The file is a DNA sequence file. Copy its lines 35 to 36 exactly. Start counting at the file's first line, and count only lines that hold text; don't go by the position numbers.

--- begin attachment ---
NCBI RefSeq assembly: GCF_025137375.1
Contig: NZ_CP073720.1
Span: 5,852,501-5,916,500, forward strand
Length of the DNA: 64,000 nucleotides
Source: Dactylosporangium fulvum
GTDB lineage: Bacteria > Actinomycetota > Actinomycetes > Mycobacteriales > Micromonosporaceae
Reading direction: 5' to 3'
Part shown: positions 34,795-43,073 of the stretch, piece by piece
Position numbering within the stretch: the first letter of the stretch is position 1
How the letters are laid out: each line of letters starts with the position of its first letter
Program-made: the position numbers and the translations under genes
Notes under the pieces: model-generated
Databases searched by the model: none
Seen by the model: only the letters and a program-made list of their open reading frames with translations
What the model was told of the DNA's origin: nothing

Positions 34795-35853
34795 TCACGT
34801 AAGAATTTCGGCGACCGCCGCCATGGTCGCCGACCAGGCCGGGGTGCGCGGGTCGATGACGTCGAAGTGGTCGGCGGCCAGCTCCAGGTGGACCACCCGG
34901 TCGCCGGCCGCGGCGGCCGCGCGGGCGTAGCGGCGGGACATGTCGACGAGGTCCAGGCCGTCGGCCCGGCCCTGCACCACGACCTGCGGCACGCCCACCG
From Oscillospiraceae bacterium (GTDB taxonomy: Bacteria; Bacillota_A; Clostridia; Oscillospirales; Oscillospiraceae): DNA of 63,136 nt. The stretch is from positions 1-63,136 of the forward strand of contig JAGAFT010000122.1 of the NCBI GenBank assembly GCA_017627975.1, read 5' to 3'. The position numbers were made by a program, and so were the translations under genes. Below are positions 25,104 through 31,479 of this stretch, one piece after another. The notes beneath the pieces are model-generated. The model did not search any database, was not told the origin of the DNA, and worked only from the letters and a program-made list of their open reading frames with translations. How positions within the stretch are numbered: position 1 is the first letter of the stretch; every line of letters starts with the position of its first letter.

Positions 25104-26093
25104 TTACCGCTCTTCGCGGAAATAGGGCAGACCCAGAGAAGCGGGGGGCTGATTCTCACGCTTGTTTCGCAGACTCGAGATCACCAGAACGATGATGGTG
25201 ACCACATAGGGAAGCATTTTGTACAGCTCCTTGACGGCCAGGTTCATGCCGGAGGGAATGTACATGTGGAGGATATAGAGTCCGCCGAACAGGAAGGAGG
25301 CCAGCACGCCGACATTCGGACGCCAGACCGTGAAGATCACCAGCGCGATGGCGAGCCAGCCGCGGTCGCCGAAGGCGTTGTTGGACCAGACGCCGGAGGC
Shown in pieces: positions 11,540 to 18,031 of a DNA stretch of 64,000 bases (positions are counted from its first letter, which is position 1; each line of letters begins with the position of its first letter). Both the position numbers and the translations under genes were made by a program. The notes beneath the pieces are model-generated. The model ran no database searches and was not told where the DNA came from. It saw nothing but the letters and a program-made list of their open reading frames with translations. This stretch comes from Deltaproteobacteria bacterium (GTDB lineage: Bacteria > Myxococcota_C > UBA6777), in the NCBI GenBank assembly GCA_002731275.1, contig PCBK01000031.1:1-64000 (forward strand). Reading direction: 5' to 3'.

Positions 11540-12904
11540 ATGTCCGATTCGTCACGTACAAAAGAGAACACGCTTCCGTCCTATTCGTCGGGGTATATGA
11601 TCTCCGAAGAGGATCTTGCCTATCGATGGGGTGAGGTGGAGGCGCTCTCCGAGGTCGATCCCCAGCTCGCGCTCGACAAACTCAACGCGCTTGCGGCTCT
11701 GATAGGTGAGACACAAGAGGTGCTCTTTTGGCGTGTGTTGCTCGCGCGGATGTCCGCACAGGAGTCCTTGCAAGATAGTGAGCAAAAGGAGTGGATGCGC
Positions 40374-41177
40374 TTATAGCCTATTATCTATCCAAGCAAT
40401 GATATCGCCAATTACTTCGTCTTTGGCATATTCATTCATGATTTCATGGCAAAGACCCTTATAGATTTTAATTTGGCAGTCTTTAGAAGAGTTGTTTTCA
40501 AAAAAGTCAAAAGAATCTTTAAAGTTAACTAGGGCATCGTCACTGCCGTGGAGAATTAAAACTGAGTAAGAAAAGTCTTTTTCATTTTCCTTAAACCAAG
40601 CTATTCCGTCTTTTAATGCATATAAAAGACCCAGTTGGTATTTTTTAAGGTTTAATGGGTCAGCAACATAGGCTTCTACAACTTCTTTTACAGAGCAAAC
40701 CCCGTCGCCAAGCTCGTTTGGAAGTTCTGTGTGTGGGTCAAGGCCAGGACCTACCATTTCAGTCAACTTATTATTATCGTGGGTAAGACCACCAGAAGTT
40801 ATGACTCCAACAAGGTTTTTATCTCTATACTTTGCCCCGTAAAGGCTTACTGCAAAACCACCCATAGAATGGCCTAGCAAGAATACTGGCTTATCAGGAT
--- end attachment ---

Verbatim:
40701 CCCGTCGCCAAGCTCGTTTGGAAGTTCTGTGTGTGGGTCAAGGCCAGGACCTACCATTTCAGTCAACTTATTATTATCGTGGGTAAGACCACCAGAAGTT
40801 ATGACTCCAACAAGGTTTTTATCTCTATACTTTGCCCCGTAAAGGCTTACTGCAAAACCACCCATAGAATGGCCTAGCAAGAATACTGGCTTATCAGGAT